Georgia Tech coach Paul Johnson has a wish list for his program. He needs donors to make it happen.
“A locker room would be great,” he said.
After the fifth day of the team’s preseason practice, Johnson said that the Yellow Jackets are “way behind” in the ACC competition of facilities and staff.
“If you look at the other schools, we’re probably behind in most every aspect, from facilities to staff to salaries to whatever,” he said.
A locker-room renovation is on the radar for athletic director Mike Bobinski – plans have been drawn up – but the project has not advanced past a planning stage.
“I guess they’re waiting for somebody to fund it,” Johnson said.
Without added donor support, the budget doesn’t have much room for more costs. Tech, which typically aims to break even annually, is projecting a $2.4 million deficit for the upcoming fiscal year for a variety of reasons, including costs relating to the dismissal of former coach Brian Gregory and the hire of coach Josh Pastner, expected lower ticket sales for football and basketball and an $850,000 waterproofing project at Bobby Dodd Stadium.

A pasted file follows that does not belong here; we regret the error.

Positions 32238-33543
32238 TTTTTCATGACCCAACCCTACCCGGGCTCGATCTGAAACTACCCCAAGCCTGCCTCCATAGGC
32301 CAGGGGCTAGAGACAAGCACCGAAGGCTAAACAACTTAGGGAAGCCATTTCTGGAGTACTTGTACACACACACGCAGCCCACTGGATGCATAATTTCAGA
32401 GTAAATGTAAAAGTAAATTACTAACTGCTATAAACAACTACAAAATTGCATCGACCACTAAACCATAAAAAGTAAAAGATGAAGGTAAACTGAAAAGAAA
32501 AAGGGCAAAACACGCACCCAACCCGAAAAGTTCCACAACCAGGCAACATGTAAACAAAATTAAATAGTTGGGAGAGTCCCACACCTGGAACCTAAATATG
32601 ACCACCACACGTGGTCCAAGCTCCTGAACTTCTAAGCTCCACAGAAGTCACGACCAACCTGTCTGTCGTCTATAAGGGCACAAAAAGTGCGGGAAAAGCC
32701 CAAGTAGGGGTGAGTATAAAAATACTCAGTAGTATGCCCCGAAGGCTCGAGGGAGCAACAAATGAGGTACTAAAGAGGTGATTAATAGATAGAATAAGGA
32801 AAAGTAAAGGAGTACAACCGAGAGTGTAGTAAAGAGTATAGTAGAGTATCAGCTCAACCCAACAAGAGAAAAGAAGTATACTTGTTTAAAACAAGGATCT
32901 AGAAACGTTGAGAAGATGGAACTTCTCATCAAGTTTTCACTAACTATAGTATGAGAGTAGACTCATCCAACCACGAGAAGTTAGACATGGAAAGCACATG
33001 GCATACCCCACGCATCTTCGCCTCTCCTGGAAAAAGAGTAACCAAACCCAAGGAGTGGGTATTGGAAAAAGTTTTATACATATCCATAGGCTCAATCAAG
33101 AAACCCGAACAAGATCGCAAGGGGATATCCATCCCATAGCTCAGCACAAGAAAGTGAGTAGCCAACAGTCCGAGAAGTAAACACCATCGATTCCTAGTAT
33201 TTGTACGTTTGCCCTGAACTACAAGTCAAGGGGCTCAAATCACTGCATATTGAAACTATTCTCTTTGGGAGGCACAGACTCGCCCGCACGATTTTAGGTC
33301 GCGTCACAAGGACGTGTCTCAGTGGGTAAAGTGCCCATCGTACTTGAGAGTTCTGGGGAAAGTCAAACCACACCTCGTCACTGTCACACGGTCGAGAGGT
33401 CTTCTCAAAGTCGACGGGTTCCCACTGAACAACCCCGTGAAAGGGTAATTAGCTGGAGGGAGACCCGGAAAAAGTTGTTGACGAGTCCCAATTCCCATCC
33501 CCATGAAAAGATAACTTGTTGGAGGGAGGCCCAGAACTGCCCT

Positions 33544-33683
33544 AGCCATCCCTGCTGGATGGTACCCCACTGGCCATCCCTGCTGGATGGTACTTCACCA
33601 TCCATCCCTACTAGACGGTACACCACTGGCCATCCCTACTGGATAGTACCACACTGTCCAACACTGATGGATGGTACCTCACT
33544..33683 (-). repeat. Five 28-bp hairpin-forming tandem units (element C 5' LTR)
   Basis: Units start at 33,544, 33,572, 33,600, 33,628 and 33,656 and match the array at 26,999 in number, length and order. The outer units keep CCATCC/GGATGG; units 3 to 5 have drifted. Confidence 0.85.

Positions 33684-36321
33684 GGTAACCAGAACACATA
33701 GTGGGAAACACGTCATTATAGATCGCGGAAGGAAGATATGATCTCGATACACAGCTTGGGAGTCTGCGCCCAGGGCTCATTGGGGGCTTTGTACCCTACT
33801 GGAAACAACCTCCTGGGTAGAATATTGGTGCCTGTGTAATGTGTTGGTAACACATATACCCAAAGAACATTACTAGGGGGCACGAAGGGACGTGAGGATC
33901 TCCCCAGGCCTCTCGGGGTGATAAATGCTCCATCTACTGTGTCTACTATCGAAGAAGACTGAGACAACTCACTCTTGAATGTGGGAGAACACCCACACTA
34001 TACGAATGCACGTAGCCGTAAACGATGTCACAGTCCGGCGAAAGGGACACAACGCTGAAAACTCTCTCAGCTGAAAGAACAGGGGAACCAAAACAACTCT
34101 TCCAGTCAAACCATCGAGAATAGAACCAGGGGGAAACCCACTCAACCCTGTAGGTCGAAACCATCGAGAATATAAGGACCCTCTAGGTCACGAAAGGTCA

Saturday at the team’s media day, Bobinski addressed the matter of other schools in the ACC, notably Clemson, increasing non-coaching staff. Bobinski said that “I think that could be our hope as things evolve here and we have a couple of opportunities that we believe will come our way in the years to come to improve financial conditions.”
Bobinski also said that Johnson has not made a “strong indication to us that he would like more (staff).”
The impetus to renovate or build locker rooms, weight rooms, indoor practice facilities and the like is to win the attention of recruits. Clemson will open a $55 million football operations facility next year, complete with a 60-person cold tub, a bowling alley, barber shop and Wiffle-ball field.
“When kids walk in, that’s their impression,” Johnson said. “They see facilities, it’s like, you guys know it’s an arms race. And if you’re not building, you’re falling farther and farther and farther behind.”
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